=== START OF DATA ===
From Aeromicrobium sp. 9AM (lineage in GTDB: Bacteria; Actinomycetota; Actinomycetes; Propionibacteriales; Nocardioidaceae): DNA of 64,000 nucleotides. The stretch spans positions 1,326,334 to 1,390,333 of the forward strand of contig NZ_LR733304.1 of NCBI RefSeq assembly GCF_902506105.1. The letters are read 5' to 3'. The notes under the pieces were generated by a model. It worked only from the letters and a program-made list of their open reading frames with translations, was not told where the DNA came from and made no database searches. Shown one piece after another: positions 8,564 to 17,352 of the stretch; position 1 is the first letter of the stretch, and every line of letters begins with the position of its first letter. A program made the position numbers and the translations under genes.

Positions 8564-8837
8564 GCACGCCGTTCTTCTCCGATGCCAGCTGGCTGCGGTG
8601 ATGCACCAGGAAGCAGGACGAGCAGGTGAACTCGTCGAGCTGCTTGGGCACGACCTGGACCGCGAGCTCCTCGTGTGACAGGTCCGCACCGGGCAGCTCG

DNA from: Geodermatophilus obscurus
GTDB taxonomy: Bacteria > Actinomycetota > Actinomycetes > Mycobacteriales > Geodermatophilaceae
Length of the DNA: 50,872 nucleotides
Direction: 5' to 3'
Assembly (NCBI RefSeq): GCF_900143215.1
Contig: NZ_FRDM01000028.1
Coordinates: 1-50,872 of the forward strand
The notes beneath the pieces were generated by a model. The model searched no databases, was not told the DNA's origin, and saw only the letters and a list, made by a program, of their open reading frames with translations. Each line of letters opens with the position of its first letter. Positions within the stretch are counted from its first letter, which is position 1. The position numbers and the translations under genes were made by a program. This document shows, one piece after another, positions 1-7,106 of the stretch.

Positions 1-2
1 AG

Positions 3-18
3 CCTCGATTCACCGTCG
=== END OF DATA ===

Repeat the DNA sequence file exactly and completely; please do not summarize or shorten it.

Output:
From Aeromicrobium sp. 9AM (lineage in GTDB: Bacteria; Actinomycetota; Actinomycetes; Propionibacteriales; Nocardioidaceae): DNA of 64,000 nucleotides. The stretch spans positions 1,326,334 to 1,390,333 of the forward strand of contig NZ_LR733304.1 of NCBI RefSeq assembly GCF_902506105.1. The letters are read 5' to 3'. The notes under the pieces were generated by a model. It worked only from the letters and a program-made list of their open reading frames with translations, was not told where the DNA came from and made no database searches. Shown one piece after another: positions 8,564 to 17,352 of the stretch; position 1 is the first letter of the stretch, and every line of letters begins with the position of its first letter. A program made the position numbers and the translations under genes.

Positions 8564-8837
8564 GCACGCCGTTCTTCTCCGATGCCAGCTGGCTGCGGTG
8601 ATGCACCAGGAAGCAGGACGAGCAGGTGAACTCGTCGAGCTGCTTGGGCACGACCTGGACCGCGAGCTCCTCGTGTGACAGGTCCGCACCGGGCAGCTCG

DNA from: Geodermatophilus obscurus
GTDB taxonomy: Bacteria > Actinomycetota > Actinomycetes > Mycobacteriales > Geodermatophilaceae
Length of the DNA: 50,872 nucleotides
Direction: 5' to 3'
Assembly (NCBI RefSeq): GCF_900143215.1
Contig: NZ_FRDM01000028.1
Coordinates: 1-50,872 of the forward strand
The notes beneath the pieces were generated by a model. The model searched no databases, was not told the DNA's origin, and saw only the letters and a list, made by a program, of their open reading frames with translations. Each line of letters opens with the position of its first letter. Positions within the stretch are counted from its first letter, which is position 1. The position numbers and the translations under genes were made by a program. This document shows, one piece after another, positions 1-7,106 of the stretch.

Positions 1-2
1 AG

Positions 3-18
3 CCTCGATTCACCGTCG